Editorial Feature

The Circular Economy in the Chemical Sector

The circular economy model is a proposed solution to the climate catastrophe that has gathered widespread support among legislators and industry leaders alike. The industrial chemical sector supplies materials for 95% of all manufactured products, and it has a key role to play in transitioning away from the unsustainable “take-make-waste” manufacturing model we have today.

circular economy, carbon, chemicals, chemical industry, gas

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What is the Circular Economy?

Advocates of the circular economy model describe today’s product system –  extracting finite resources, processing them into materials and then products for consumption, distributing the products, consuming them, and throwing them away – as linear. It starts with extraction and ends with disposal, and consumes a lot of energy along the way.

As an alternative to this “take-make-waste” system, government and industry leaders have begun to transition toward a circular economy. This is one in which the “loop” of the linear system – product cycles that only go in one direction – are closed. A closed loop means a material remains in use, does not go to waste, and equivalent new material is unnecessary.

The goal of a circular economy is to reduce or even eliminate our need for new materials. This is done by closing the loop in product cycles by reusing items or recycling their materials when they are at the end of their life, and designing products for multiple uses over a long period of time in the first place.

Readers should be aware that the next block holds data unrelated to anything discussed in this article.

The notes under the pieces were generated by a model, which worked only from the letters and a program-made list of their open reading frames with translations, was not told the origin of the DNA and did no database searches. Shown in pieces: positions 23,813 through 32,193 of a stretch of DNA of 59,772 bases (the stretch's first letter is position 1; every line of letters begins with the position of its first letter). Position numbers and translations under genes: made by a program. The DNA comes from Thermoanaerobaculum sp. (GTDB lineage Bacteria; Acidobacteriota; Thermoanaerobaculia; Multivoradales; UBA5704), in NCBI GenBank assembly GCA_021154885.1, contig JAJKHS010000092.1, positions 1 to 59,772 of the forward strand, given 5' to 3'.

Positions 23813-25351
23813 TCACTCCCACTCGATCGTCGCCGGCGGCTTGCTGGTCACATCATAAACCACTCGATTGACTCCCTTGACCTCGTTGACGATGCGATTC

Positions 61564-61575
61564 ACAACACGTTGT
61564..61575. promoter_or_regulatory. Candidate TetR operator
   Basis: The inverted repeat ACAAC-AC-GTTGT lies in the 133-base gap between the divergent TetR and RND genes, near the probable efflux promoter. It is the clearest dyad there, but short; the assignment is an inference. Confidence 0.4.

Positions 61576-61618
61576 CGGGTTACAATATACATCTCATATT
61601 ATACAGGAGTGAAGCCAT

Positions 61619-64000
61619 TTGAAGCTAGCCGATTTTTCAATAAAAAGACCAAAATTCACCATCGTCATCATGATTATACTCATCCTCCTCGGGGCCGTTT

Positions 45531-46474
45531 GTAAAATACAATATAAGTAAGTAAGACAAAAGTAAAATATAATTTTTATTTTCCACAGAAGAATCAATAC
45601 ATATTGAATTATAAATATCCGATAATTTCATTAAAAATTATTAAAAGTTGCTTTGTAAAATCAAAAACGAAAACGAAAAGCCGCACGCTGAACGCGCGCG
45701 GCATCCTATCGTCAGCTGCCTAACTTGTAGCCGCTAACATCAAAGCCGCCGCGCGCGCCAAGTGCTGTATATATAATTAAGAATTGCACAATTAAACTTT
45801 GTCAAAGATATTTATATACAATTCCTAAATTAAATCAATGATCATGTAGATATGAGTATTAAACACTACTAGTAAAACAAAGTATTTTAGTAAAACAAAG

Closing Loops in the Chemistry Sector

Chemistry sector leaders have responded to the challenge of the circular economy. The sector is using more alternative feedstock such as sequestered carbon and bio-based feedstocks, as well as increasing its use of recycled material.

The sector also contributes to making materials and products more durable, extending their lives, and reducing waste and demand for new products in the process.

The chemical sector also has a role in all forms of recycling (mechanical, chemical, and organic), further involving it in the wider circular economy.

A promising new part for the chemical sector to play in transitioning toward a circular economy lies in the development of new bio-based chemical products that – unlike mineral-based alternatives – are not extracted resources but can be produced sustainably relative to their energy efficiency.

circular economy, carbon, chemicals, chemical industry, gas

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Using Bacteria to Recycle Carbon Waste for Chemical Products

A team of scientists from Illinois, U.S.’s Northwestern University, and gas fermentation technology developer LanzaTech, recently used a bacteria-based process to recycle waste carbon dioxide into useful industrial chemicals.

Their study, published in the journal Nature Biotechnology in 2022, demonstrated a bacteria strain’s ability to recycle carbon dioxide into acetone and isopropanol (IPA) – two of the most commonly manufactured chemicals. The authors described a process of selecting, engineering, and optimizing the bacteria strain to achieve this novel bacterial carbon conversion capability.

Read Our Interview With The Researchers Here: Converting Carbon to Key Chemicals with Bacteria